4. Leave the account in this organizational directory only (single tenant)
  5. Leave Redirect URI (optional) empty
  6. Click Register
  7. Once the application is created click the API Permissions blade
  8. Click + Add a permission and then select Microsoft Graph and select Application permissions
  9. Under the select permissions tab, add the following permissions:
  10. Click Add Permissions
  11. In the configured permissions click Grant admin consent for …. And in the pop-up click Yes
  12. On the left side menu, select Certificates & secrets and click + New client secret
  13. Type a description on the add a client secret window and set an expiry timeframe and click add
  14. Copy the value created (it will only be shown once) and save it locally
  15. Go to the overview blade of the application and copy the Application (Client) ID and the Directory (tenant) ID values.

Next is the actual configuration of the Big-IP device using the guided configuration. Please note that the App registration created is allowed to create as many applications as you need. This is a one-time configuration/registration for your device although the wizard will ask you every time for these registration credentials, but you can copy the values from an earlier (guided configuration) deployment.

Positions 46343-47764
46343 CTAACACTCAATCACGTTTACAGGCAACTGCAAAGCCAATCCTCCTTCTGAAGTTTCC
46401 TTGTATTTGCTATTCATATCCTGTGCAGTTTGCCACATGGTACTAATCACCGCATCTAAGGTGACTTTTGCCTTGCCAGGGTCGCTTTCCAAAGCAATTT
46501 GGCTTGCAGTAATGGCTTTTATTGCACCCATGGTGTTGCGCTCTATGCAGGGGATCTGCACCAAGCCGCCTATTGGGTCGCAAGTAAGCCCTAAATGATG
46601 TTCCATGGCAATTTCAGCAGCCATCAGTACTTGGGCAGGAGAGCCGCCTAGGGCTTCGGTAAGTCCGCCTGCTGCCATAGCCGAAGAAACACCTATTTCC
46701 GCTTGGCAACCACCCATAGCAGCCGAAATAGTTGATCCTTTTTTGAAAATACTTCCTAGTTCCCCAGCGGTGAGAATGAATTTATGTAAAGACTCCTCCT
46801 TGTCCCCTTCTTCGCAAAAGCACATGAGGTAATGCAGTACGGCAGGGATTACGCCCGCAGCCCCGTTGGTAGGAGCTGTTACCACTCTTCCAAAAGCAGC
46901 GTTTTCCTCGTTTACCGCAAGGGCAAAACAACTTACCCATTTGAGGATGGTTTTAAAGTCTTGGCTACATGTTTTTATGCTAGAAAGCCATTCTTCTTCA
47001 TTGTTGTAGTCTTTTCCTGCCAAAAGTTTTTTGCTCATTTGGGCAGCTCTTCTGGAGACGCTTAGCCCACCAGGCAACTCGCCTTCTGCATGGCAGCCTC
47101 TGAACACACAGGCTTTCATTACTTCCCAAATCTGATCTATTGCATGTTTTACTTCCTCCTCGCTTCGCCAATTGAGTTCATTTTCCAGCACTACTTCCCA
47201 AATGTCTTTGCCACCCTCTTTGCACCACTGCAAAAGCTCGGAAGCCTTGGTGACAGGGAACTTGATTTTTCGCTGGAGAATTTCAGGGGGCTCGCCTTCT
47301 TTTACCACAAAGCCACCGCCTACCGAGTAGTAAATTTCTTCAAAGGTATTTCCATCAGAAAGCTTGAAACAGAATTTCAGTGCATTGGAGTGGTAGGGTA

BIG-IP Guided Configuration

Starting from version 7 of the guided configuration templates you have the ability to integrate the BIG-IP guided configuration wizard with Azure Active Directory. As we have loaded the certificate to be used for our application as well as the attribute values for the app registration we can start.

  1. Go to Access >> Guided Configuration and choose Microsoft Integration
  1. Select Azure AD Application to start the guiding wizard
  2. On the main page, make sure to have NTP, DNS and routing configured and read through the details if you want to and click Next on the bottom of the page
  3. On the Configuration Properties window, you will need to enter Configuration Name just choose any name to distinguish this configuration in your BIG-IP system.
  4. If you need to enable Single-Sign-On flip the switch, this allows the system to either get a Kerberos token or perform Header based conversion based on the SAML attributes.
  5. Next is the Azure Service Account Details. Paste the Tenant ID (Directory (tenant) ID) and the Client ID (Application (Client) ID) and the Client Secret noted earlier when creating the App Registration. Click Test Connection to validate that the BIG-IP can connect to the service and authenticate.